This volume brings together contributions from two separate editors. The first is a collection of texts edited by Peter Clarke that evidence Cardinal Thomas Wolsey’s legatine powers to grant dispensations and other papal graces and his exercise of these powers during the 1520s in Henry VIII’s realm; these papal favours released Henry’s subjects from the rules of canon law in certain instances. The second is a text edited by Michael Questier comprising glosses on and suggested readings of the Elizabethan statute law which imposed treason penalties on Catholic clergy who exercised their office in reconciling to Rome (i.e. absolving from schism and heresy) and on those who availed themselves of this sacramental power. Both contributions illuminate the limits of the law and flexibility in interpreting and applying it and regard the role of Catholic clergy as agents of papal authority in Tudor England before and after the break with Rome.
Volume 47: David Crouch ed., The Acts and Letters of the Marshal Family: Marshals of England and Earls of Pembroke, 1145—1248
This collection of documents represents the surviving output of the clerks of the men and women of what became the most powerful magnate dynasty in England, Wales and Ireland in the thirteenth century. Its greatness did not last even half of that century, but as a result of the Marshals’ spread of interests and marriage alliances the charters and letters edited here embrace a remarkable diversity of lordships and societies. That fact and the central place the two Earls William Marshal held at the court of the young Henry III between 1216 and 1231, playing a decisive role in the establishment of Magna Carta, give this collection a particular interest for medieval historians of Britain and France, more so perhaps than for any other contemporary magnate family. The personalities of the elder and younger William Marshal were central to Angevin politics for over three decades; personalities to which we have access through the elder Marshal’s biography and the number of letters that survive for his eldest son and namesake.
Volume 46: H. Kumarasingham ed.,Constitution Maker: Select Writings of Sir Ivor Jennings
Sir Ivor Jennings (1903-65), Downing Professor of Law at Cambridge, was one of the 20th century’s most famous and significant constitutional scholars and the author of numerous well-known texts. Beyond his prestigious roles in Britain, Jennings was also very influential internationally as an advisor on constitutional questions between the 1940s and 60s. This volume brings together for the first time previously unpublished letters, memoranda, diaries and confidential evaluations of constitutional issues, political elites and critical events in territories including Ceylon, Ethiopia, Gibraltar India, Malta, Malaya, Nepal, New Zealand, Pakistan, Rhodesia, Singapore, South Africa and Sudan. Also included are Jennings’ candid and forthright assessments on Britain’s constitutional influence abroad and his direct experience of constitution making. The introduction provides a guide to this English Professor’s remarkable international role and his scholarly value. This collection sheds light not only on Jennings’ work and influence, but also on British ideas about democracy and on institutions across the globe during the climactic era of decolonisation.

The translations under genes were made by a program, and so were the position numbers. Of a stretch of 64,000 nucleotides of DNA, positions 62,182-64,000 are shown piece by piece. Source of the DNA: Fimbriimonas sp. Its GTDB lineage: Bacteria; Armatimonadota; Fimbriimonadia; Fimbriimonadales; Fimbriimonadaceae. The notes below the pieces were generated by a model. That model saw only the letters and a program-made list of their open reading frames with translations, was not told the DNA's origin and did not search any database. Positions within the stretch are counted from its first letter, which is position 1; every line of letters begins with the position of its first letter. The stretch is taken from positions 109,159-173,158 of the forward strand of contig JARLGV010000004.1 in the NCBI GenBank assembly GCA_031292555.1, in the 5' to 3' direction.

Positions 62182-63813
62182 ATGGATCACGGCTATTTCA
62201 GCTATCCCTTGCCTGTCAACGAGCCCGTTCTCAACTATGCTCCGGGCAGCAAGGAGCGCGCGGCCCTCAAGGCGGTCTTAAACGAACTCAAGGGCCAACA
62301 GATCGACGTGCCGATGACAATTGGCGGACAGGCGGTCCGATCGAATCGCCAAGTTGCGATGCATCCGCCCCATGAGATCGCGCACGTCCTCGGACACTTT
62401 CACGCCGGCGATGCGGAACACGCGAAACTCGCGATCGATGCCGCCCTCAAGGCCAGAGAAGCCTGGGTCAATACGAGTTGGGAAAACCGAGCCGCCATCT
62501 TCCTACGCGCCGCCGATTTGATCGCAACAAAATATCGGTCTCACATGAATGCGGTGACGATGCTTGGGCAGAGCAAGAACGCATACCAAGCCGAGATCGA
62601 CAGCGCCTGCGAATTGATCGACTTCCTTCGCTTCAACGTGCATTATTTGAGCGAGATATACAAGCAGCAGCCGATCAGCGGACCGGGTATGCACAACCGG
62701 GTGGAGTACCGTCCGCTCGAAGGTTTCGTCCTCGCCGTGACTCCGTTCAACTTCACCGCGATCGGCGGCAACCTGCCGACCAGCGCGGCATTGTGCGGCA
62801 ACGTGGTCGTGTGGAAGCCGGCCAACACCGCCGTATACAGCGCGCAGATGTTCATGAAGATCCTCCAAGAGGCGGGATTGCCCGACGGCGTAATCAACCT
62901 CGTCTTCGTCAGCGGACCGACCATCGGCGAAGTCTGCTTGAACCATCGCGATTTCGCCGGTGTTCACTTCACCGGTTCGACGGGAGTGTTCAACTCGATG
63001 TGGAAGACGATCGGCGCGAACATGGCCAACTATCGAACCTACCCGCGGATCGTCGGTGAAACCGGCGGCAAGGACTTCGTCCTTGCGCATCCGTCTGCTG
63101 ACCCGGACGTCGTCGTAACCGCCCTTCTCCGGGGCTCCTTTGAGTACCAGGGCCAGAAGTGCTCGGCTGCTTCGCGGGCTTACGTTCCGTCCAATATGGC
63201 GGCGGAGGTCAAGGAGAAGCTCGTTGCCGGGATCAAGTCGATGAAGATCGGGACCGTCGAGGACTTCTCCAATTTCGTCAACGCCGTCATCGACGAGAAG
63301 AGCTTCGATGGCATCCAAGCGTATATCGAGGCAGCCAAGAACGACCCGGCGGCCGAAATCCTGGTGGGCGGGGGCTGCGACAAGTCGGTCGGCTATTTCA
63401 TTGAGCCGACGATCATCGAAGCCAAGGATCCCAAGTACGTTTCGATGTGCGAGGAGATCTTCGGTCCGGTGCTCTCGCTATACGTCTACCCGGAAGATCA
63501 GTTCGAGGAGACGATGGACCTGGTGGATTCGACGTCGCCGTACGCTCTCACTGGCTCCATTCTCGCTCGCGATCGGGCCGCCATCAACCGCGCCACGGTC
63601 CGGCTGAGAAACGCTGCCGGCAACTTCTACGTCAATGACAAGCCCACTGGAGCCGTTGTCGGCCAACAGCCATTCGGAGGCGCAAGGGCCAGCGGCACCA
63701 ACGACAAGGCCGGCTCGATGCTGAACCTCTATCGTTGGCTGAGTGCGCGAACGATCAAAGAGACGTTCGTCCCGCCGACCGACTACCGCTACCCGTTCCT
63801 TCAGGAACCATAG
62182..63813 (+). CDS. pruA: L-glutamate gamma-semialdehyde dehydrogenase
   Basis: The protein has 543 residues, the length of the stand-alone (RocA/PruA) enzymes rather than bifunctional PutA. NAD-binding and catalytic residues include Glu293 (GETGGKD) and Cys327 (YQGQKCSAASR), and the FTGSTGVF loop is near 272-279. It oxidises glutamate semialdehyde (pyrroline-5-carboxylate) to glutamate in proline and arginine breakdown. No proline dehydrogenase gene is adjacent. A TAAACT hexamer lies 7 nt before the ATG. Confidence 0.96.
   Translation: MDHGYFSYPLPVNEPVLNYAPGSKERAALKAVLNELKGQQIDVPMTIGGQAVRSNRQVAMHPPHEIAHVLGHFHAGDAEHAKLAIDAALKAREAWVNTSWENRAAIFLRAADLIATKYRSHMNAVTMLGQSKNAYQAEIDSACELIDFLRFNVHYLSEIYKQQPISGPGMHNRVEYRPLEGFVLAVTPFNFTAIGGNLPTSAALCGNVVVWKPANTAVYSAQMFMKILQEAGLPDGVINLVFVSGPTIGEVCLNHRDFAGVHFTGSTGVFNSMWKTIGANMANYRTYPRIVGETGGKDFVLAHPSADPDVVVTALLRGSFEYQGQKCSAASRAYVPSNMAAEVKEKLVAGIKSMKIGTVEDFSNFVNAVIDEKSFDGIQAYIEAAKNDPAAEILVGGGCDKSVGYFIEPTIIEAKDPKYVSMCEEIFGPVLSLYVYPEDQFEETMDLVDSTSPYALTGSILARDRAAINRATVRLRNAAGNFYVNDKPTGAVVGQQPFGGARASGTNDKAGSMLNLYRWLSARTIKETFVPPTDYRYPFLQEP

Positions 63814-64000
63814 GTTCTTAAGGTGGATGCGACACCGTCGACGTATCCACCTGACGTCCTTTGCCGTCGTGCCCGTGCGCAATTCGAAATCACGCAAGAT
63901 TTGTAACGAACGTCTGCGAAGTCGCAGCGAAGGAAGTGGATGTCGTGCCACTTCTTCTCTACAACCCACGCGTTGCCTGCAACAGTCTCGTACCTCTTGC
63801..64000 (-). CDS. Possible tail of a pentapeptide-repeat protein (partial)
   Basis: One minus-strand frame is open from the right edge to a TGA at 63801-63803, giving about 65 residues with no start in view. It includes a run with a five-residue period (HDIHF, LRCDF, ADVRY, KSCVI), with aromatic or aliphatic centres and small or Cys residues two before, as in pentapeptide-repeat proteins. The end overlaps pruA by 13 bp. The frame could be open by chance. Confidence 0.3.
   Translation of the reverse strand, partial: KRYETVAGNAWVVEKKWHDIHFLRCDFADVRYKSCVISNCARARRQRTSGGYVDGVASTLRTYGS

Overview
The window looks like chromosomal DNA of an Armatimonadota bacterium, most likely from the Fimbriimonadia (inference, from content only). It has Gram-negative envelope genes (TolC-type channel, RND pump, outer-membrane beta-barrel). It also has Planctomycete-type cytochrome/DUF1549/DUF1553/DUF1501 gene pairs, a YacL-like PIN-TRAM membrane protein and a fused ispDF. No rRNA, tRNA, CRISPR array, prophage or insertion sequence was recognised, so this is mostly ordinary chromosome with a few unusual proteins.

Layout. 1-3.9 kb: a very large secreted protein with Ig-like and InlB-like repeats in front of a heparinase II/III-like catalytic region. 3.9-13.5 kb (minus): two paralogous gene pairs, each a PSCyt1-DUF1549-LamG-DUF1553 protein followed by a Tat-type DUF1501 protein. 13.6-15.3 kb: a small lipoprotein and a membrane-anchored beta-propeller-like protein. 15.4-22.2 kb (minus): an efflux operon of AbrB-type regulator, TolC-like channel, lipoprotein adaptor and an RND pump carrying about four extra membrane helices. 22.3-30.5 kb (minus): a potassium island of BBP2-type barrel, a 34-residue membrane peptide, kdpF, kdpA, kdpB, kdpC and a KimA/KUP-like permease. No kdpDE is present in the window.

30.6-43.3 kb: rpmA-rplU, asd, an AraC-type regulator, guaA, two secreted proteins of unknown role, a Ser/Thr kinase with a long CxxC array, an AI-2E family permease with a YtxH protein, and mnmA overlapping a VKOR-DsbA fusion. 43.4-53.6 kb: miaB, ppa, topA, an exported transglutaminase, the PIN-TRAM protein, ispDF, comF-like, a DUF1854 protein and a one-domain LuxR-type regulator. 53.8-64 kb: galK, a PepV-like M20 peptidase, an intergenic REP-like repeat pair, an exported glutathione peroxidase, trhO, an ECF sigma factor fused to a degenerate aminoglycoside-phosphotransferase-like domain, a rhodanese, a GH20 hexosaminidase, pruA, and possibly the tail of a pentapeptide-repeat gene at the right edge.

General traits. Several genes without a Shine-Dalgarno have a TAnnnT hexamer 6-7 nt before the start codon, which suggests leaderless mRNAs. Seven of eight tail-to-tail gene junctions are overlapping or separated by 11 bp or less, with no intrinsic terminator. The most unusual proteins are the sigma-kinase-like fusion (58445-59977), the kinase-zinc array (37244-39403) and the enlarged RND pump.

Volume 45: David Potter, ed., A Knight of Malta at the Court of Elizabeth I : the Correspondence of Michel de Seure, French ambassador 1560-2
This edition fills a notable gap in our knowledge of Anglo-French relations in the early Elizabethan period. During the 1560s, the reports of French ambassadors are only preserved in fragments and it has long been thought that nothing survived of the reports of Michel de Seure, ambassador from February 1560 to February 1562. De Seure’s reports shed light on the difficulties of negotiating with Elizabeth I, her preoccupations in 1560-1 and French opinion on her policy. Documents in the appendices cover De Seure’s dealing with the regime of the regent Mary or Lorraine in Edinburgh as well as his formulation of propaganda in response to Elizabeth’s declarations concerning Scotland and France. The introduction seeks to set out his English embassy in the context of his formation, initially as a naval commander in Scotland and the Mediterranean, negotiating with the Turks and the Order of Malta and then as ambassador in Portugal. There is also a note on his subsequent career.